There has been a decrease in the number of people living in informal dwellings in South Africa, according to a Stats SA survey released on Thursday.

It said that in mid-2009, 13.4 percent of households lived in informal dwellings, down on 15 percent in 2007 and 2005, when previous household surveys were done.

The survey, which looked at the circumstances of South African households, showed that though the state housing subsidy had increased, the quality of houses was in question.

At least 16 percent of respondents said the walls of RDP houses were weak, while 15 percent complained about weakness of roofs.

The Western Cape and the Eastern Cape were worst in this regard, with more than 30 percent of occupants facing problems of poor construction.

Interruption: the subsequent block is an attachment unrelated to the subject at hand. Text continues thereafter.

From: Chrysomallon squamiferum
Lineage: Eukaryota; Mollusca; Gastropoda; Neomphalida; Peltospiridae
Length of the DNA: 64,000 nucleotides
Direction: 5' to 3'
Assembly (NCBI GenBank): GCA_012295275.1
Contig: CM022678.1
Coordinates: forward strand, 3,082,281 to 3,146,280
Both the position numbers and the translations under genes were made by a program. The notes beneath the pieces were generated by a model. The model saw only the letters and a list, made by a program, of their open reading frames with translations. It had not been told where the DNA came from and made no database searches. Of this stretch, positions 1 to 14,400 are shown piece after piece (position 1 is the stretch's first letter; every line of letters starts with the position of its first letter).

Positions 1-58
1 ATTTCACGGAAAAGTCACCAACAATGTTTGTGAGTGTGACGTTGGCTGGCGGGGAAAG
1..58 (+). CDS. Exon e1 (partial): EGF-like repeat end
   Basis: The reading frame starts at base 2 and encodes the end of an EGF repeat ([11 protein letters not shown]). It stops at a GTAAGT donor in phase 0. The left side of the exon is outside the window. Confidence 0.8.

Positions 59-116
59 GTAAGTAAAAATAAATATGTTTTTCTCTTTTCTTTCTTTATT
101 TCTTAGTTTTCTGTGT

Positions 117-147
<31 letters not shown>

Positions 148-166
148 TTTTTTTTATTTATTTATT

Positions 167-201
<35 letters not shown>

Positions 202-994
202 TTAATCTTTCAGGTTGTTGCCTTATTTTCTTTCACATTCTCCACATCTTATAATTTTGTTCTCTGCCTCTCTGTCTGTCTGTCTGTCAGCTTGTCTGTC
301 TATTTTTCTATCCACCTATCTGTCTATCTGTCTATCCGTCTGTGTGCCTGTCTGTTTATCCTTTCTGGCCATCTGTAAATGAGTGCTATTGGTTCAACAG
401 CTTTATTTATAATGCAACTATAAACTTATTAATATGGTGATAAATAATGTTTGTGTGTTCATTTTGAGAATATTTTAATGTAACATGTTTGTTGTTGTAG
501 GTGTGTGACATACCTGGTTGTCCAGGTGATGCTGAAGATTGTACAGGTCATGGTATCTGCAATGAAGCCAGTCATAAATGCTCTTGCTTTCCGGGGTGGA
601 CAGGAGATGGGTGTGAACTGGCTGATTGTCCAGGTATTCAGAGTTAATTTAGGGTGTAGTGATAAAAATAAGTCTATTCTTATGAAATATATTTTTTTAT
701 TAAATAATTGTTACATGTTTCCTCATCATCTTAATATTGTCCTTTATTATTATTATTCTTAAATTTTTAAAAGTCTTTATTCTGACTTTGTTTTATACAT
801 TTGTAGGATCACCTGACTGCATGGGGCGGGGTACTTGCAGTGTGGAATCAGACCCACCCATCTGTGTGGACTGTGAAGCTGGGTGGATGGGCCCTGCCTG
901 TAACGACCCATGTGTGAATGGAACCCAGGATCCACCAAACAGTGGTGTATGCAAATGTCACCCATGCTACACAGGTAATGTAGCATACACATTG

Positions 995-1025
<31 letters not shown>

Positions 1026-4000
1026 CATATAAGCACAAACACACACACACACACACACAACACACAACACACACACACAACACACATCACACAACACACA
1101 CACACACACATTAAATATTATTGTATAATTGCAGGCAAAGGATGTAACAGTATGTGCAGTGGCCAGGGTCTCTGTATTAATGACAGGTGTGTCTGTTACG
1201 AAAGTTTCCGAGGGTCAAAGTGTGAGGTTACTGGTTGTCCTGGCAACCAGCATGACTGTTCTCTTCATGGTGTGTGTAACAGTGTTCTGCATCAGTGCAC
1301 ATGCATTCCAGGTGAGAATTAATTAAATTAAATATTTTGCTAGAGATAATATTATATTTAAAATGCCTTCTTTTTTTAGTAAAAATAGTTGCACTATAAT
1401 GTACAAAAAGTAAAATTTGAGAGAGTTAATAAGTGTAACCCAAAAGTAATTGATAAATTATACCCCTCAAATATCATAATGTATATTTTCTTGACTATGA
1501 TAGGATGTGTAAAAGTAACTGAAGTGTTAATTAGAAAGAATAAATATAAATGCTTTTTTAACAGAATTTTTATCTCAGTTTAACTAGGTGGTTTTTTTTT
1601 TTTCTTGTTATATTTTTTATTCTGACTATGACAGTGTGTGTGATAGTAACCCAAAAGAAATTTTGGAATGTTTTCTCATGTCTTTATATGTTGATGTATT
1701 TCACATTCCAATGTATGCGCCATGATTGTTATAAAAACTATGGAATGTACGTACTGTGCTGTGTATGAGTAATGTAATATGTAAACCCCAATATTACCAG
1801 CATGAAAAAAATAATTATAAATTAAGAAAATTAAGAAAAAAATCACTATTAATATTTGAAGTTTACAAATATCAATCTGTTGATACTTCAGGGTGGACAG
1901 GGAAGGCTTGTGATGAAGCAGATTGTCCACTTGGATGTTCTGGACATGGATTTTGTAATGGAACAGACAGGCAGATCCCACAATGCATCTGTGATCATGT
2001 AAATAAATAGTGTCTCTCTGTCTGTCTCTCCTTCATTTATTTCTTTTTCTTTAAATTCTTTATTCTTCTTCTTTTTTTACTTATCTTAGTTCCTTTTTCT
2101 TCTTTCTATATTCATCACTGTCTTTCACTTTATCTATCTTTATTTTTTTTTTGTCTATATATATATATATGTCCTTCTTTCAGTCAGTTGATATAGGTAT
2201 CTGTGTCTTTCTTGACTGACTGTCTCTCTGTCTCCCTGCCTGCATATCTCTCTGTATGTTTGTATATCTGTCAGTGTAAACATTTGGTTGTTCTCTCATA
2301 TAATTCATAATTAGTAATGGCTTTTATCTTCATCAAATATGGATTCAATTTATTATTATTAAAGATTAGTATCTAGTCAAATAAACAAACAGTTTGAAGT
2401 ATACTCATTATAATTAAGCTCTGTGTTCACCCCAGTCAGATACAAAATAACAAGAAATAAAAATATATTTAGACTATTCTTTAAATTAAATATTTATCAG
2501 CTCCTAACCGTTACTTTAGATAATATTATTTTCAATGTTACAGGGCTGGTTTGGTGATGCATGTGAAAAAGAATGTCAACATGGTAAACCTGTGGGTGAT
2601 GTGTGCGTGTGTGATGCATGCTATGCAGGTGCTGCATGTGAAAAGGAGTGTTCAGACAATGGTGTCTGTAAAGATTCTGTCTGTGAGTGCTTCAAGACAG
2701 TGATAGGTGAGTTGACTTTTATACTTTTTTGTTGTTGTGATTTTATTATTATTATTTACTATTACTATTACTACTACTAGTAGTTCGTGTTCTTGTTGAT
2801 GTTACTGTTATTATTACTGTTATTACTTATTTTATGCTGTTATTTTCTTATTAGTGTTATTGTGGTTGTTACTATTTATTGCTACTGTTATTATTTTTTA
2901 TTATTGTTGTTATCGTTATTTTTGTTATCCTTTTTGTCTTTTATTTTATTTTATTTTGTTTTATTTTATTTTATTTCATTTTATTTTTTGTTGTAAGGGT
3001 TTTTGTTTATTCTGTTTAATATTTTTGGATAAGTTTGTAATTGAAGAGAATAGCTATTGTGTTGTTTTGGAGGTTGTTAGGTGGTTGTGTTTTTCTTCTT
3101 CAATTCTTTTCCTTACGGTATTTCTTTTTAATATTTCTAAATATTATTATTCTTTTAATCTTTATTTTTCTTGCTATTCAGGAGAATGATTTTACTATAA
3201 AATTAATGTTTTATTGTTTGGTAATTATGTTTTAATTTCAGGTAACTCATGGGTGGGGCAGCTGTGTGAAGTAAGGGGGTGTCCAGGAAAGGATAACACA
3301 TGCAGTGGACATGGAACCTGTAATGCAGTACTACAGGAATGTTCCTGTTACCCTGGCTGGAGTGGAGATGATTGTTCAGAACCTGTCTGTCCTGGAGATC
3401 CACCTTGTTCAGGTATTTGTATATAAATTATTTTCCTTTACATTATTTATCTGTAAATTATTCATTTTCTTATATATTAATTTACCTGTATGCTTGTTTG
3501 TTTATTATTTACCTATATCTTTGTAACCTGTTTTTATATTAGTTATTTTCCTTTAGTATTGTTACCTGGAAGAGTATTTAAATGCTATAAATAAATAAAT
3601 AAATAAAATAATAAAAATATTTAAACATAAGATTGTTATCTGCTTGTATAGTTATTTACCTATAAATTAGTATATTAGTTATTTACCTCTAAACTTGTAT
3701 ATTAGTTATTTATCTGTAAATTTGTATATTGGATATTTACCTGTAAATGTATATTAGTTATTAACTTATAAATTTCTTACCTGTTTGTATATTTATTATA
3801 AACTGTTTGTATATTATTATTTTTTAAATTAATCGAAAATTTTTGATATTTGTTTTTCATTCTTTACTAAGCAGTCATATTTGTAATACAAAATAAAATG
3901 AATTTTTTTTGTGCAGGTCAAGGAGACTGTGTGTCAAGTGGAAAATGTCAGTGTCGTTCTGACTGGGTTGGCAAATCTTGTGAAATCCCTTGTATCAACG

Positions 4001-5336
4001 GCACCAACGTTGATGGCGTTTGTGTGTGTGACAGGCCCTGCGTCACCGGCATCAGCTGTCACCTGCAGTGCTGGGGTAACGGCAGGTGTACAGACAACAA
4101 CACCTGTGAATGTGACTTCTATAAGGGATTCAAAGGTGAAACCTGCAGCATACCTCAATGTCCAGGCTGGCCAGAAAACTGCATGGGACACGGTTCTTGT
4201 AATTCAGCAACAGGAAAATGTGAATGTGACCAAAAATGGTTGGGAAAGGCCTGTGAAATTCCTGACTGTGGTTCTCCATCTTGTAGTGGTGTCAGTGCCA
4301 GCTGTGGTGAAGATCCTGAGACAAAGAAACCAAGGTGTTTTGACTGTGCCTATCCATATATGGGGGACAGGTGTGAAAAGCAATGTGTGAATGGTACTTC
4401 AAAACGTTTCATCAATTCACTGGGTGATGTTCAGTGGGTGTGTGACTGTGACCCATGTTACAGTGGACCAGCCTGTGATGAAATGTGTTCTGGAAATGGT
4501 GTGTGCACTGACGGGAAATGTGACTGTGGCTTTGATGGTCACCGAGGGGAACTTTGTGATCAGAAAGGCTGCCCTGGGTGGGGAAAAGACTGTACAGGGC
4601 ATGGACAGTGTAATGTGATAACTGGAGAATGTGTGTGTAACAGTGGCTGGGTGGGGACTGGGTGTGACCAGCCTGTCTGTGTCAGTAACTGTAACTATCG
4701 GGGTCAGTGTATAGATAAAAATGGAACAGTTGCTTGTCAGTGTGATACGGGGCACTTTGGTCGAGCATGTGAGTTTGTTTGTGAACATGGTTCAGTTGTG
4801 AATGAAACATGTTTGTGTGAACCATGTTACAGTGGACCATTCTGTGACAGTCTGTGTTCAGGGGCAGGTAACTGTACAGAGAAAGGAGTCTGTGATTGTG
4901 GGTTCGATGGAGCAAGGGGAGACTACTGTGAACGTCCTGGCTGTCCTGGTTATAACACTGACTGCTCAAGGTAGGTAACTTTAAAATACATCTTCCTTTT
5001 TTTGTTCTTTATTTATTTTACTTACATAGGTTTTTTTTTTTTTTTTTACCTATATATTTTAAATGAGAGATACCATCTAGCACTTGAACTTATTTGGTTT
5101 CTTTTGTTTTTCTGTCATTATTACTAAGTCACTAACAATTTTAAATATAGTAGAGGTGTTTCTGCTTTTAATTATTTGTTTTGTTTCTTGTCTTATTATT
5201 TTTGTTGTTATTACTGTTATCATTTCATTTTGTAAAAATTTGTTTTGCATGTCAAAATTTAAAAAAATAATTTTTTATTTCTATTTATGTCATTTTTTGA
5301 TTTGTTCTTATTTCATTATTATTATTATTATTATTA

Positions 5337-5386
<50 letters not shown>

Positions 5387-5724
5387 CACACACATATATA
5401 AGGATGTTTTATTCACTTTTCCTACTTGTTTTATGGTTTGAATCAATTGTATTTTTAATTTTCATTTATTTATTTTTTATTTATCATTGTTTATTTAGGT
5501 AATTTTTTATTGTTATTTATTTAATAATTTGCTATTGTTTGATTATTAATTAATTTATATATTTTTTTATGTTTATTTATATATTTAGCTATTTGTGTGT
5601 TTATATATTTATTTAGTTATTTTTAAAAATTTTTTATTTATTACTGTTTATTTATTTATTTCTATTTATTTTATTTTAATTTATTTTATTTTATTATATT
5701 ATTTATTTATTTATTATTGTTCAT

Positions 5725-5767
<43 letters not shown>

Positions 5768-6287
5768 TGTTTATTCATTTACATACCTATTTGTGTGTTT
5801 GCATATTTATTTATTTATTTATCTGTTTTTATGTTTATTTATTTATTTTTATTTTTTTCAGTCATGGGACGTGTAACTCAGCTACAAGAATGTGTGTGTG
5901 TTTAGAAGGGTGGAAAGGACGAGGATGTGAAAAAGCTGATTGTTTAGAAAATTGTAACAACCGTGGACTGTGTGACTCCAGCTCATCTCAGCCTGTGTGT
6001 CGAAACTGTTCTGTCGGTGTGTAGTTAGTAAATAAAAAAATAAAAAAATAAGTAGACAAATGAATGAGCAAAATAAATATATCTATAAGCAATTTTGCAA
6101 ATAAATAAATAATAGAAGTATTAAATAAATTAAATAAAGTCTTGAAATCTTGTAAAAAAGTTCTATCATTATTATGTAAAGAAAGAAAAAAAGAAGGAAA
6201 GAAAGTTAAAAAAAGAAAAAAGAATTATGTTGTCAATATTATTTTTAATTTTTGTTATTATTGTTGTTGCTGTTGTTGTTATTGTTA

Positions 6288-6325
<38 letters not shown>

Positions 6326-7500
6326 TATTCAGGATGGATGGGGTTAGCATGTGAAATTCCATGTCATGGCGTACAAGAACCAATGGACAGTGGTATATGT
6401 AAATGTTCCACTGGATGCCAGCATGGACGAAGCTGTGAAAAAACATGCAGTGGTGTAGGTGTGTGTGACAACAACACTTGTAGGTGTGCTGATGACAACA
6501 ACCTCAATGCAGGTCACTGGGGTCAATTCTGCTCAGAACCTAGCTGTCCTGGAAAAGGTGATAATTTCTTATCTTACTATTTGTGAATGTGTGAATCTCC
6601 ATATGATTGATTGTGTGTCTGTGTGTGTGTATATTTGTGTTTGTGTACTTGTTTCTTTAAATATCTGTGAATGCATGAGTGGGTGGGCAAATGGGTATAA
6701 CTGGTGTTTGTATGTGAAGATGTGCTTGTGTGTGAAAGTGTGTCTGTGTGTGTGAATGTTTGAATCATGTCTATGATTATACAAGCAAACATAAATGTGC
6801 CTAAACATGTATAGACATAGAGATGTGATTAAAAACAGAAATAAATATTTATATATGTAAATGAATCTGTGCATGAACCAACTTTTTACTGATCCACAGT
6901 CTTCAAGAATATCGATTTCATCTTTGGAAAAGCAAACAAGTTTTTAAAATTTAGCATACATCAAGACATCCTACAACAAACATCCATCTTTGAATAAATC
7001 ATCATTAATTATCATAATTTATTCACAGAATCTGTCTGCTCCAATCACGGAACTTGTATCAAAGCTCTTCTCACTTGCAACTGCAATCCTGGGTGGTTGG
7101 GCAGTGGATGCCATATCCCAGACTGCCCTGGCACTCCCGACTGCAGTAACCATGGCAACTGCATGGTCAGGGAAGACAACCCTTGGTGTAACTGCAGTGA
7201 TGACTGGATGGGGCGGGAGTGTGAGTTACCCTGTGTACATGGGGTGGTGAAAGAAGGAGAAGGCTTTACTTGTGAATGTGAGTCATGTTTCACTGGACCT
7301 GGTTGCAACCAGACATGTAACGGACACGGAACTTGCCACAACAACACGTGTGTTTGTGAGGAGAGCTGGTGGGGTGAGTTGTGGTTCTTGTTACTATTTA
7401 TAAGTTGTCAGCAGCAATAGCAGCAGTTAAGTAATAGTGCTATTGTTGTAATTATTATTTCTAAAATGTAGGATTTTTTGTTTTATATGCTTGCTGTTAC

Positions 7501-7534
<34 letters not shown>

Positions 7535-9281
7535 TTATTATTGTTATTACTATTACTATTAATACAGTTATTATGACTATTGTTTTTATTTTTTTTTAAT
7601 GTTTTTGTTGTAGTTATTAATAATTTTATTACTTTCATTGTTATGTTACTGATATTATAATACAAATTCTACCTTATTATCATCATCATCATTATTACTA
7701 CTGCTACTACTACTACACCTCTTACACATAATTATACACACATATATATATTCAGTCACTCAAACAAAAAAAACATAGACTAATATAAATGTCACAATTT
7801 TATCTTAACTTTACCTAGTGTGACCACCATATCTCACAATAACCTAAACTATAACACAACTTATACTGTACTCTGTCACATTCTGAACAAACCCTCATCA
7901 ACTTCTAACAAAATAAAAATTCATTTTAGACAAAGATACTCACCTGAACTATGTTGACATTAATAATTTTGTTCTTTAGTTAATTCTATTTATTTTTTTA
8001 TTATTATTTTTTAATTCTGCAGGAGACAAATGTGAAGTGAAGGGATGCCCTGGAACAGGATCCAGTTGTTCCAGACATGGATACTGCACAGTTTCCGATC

"Maybe this is where the minister of housing should start demolishing houses," Stats SA's deputy director-general Lesedi Dibakwane said.

She emphasised though that this year's survey confirm a number of continuing positive trends related to service delivery.

These included improved access to education services and facilities and an uptake of educational opportunities.

The study found that the proportion of youth aged 20 years and older with tertiary qualifications had increased from 9.2 percent to 10.9 percent, while functional illiteracy rates had declined over the same period.

Limpopo, Mpumalanga, North West and the Northern Cape remained the provinces with the highest illiteracy rates. - Sapa